Early Depictions - Hathor| Wikipedia
Hathor - planet Venus as the Eye of Ra
The Saturn Myth, Saturn Configuration or some variations of Electric Universe theory mythology suggest that Hathor may have physically been:
A second basic tenet would emphasize the comparative method. Simply stated, no ancient myth or primary cultural institution is fully understandable in isolation. Egyptian myth, to take but one example, is essentially incomprehensible apart from detailed analysis of analogous themes and motifs from ancient Mesopotamia and the New World, both of which provide the indispensable link to the early astronomical traditions that are all but lost in Egypt itself (Horus's identification with the Morning Star and Mars offers a notable exception in this regard and forms a close analogue to the Pawnee traditions surrounding the red planet).
Hathor's identification with the "Eye of Ra," for example, can only be understood by reference to the widespread idea whereby Venus once formed the central "eye" of the ancient sun god. Note further that Hathor's name, which signifies "House of Horus," captures perfectly the essence of the relationship of Venus and Mars as illustrated in figure one. The planet-goddess Hathor, as the "Eye of Ra," literally housed the warrior Horus.
The Saturn Myth | Maverick Science (Ev Cochrane)
As a mother, since she enclosed the sky, she was seen as the mother of Horus. Symbolically she became the divine mother of the pharaoh, who was identified as Horus. Hathor was sometimes said to be the mother of Isis, although it was more accurate to say she was her mother in law. As Horus was also said to be the son of Ra, Hathor was identified as Ra's wife (Ra created her in a non-sexual manner), gaining the title Mistress of Heaven. Having been identified as Ra's wife, it was said she arose from Ra's tears, and thus was identified as the Eye of Ra.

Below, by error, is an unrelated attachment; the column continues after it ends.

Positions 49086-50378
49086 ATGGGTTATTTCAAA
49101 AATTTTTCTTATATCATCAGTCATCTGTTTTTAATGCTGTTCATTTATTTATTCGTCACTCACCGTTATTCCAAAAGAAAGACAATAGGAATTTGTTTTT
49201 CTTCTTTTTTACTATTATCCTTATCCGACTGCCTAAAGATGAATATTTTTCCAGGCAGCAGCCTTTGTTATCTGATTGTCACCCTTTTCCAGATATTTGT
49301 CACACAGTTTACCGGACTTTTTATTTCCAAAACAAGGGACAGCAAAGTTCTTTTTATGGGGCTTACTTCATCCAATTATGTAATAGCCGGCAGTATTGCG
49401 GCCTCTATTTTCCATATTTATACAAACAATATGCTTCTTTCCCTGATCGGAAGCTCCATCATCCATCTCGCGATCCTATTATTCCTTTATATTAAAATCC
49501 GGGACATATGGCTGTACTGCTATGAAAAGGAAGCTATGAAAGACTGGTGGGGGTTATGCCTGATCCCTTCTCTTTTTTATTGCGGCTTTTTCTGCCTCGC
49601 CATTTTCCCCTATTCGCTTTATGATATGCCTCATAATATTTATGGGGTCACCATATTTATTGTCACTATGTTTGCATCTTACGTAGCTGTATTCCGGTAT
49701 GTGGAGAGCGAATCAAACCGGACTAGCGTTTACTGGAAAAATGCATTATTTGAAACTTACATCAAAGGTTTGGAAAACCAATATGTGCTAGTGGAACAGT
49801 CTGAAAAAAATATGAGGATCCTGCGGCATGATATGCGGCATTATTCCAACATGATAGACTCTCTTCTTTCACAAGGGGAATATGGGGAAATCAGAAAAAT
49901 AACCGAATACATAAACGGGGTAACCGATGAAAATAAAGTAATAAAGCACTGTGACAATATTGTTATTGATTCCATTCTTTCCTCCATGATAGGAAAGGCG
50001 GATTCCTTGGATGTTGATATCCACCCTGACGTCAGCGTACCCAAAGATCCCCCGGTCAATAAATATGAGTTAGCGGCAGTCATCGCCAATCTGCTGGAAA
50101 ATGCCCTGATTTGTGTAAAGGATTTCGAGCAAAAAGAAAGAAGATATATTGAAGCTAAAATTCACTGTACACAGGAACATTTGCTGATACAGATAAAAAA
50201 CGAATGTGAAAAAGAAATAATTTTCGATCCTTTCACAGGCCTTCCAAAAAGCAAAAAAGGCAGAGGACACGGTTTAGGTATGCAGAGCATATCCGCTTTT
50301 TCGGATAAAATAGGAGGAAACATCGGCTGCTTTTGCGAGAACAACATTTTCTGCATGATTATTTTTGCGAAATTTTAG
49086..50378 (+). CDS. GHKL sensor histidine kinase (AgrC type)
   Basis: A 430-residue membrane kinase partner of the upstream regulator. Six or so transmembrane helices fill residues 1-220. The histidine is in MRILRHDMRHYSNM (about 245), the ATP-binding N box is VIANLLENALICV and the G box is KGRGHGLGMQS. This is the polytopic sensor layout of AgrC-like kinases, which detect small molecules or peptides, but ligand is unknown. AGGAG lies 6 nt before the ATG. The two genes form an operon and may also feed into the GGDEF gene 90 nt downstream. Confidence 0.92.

Hathor | Ancient Egypt Wiki
Hathor - plasmoid of Venus
Cook has suggested about the Egyptian goddess Hathor:
'Hathor' is also the name of the center of the south sky in coptic.
Hat'hor means 'the seat of Horus' where 'Horus' means 'Lord.'
As 'Sekhmet' she is probably the plasmoid of Venus.
Hathor | Recovering the Lost World (Jno Cook)
Hathor - dusty ring around the planet
Most attempt to attribute the goddess Hathor (Sumerian goddess Ninhursag) to a planetary body this is incorrect. Think about it for a moment, any bouts of planetary chaos involving earth would obviously involve tons and tons of dust & debris – which would naturally settle down to form an enormous ring around earth’s girth (most planets today still have rings). Are we presume ancient cultures ignored such a phenomena? No of course not – It was deified as the “Mother Goddess,” the “Lady of the Sky” and again, quite naturally since the divine god king planets (& many other bodies) were seen “housed” by and suckling milky/debris from this band of dust (just as Saturn’s moons suck material from its rings) she was naturally attributed bovine attributes. Hence, titles such as…..